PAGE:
Can “wonky food boxes” reduce food waste?
Lidl, a discount supermarket chain, has launched a scheme that aims to improve access to food and reduce food waste by selling “damaged” fruit and vegetables as a “Too Good to Waste” box.
Less than perfect
Statistics show that produce is one of the biggest contributors to food waste in stores. Furthermore, it has been estimated that farmers waste up to 37,000 tonnes of produce every year – around 16% of their crop, because supermarkets are reluctant to accept anything less than perfect. This quantity would be enough to provide 250,000 people with their 5 a day for an entire year.
Due to the large amount of wasted produce each year, food waste has become one of the most critical sustainability issue supermarkets face. Produce is often discarded simply because it is oddly shaped or marked. However, Lidl, through their “Too Good to Waste” programme, is seeking to overcome this challenge by embracing food that some might consider “ugly”.
Although there is still a long way to go, this programme is set to save 10,000 tonnes of surplus produce a year. The programme is currently being trialled across 122 stores – if successful, they could be rolled out nationwide, to all 710 sites. So far, Lidl has been able to cut their food waste by 13% in just one year; their final aim being to half waste by 2030.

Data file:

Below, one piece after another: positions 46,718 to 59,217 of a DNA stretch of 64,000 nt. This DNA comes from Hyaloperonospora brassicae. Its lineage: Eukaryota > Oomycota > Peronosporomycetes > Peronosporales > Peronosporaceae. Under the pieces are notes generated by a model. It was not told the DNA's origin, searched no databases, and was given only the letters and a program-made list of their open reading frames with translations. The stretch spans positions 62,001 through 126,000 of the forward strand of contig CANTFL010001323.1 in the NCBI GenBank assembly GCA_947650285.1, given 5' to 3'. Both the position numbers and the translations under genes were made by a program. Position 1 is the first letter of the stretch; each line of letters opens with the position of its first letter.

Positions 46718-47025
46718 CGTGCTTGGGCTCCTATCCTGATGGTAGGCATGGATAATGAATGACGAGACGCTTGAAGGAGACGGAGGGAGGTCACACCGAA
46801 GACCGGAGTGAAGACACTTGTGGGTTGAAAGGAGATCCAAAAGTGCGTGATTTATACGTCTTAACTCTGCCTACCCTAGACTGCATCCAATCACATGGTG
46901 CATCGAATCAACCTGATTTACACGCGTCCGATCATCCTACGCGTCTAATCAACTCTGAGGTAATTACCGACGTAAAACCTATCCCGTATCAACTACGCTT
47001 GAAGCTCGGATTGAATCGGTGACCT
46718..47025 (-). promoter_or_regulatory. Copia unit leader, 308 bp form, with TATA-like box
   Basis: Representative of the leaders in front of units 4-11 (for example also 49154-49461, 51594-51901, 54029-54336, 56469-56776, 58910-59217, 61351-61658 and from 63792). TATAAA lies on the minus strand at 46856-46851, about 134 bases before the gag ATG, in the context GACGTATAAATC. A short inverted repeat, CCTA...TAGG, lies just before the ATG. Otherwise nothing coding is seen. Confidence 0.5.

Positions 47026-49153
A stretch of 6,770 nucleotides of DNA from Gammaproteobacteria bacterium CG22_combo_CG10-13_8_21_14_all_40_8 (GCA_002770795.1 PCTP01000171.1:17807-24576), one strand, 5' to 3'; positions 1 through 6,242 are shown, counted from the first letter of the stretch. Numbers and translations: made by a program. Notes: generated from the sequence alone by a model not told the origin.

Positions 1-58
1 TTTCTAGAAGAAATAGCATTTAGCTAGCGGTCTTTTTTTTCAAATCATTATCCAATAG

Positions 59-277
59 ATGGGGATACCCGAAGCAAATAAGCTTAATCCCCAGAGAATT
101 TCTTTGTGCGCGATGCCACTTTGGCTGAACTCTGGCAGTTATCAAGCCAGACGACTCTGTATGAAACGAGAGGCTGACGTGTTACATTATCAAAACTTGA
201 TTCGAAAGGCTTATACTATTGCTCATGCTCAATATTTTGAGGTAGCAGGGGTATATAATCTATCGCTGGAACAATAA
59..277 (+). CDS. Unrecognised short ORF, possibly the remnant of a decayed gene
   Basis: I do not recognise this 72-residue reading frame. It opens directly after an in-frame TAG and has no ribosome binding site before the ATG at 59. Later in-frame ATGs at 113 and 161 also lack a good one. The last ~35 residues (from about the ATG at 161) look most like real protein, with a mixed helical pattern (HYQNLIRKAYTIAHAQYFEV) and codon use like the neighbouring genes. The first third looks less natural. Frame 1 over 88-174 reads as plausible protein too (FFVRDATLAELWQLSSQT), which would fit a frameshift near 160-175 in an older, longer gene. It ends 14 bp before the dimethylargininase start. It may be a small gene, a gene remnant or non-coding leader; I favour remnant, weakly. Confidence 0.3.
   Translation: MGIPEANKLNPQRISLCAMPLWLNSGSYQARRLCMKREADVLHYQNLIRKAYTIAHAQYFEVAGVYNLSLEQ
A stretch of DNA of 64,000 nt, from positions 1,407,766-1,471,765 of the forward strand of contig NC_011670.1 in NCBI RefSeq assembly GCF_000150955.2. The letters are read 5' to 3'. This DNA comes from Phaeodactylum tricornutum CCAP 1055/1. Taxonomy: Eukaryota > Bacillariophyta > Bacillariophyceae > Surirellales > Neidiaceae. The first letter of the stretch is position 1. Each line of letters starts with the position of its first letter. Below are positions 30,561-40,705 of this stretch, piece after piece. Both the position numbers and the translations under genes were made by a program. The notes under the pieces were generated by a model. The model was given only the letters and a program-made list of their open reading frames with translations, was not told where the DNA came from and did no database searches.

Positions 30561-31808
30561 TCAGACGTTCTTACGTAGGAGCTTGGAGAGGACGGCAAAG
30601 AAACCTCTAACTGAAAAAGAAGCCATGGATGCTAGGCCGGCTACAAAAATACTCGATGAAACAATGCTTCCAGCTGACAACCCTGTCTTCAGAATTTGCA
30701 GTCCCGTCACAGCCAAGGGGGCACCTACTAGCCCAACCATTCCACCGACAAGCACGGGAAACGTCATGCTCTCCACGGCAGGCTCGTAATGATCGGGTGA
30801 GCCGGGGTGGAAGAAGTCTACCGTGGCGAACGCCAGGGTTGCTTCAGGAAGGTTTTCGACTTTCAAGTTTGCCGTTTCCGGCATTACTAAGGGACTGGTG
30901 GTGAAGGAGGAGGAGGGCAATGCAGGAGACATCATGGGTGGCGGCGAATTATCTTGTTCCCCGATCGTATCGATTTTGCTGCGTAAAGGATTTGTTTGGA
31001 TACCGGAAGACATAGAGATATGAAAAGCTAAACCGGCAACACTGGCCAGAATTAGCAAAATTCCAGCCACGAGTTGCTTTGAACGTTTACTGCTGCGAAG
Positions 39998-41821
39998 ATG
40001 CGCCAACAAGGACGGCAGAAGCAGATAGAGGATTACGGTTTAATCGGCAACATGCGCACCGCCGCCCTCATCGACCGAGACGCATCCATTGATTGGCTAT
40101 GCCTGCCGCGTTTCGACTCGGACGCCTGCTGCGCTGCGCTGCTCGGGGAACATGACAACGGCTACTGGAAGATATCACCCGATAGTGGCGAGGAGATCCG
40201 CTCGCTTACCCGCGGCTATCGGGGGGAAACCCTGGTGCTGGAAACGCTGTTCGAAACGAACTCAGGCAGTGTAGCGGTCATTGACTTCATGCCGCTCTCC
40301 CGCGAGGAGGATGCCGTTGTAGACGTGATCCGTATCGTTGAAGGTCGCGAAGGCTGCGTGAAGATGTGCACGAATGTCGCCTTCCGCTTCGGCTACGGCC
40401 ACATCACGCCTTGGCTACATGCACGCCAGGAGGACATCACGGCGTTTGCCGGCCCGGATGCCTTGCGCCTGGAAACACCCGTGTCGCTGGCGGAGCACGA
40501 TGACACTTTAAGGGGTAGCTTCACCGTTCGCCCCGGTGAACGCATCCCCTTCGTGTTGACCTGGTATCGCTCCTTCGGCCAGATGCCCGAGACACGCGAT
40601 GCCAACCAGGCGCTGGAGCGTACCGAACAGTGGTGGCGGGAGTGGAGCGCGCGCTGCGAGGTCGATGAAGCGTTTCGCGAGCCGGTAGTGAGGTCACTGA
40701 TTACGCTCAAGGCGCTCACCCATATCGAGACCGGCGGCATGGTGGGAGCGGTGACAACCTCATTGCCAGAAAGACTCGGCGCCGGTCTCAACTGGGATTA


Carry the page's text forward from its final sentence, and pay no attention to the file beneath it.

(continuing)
This story shows how Lidl supports Goal 12: Responsible Consumption and Production, specifically Target 12.3: “By 2030, halve per capita global food waste at the retail and consumer levels and reduce food losses along production and supply chains, including post-harvest losses”.
Founded in 1930, Lidl is a German global discount supermarket chain that is based in Germany. They have 10,000 stores and over 315,000 employees across Europe and the United States. They pride themselves in providing their customers with the highest quality products at the lowest possible prices.
Learn more about Lidl.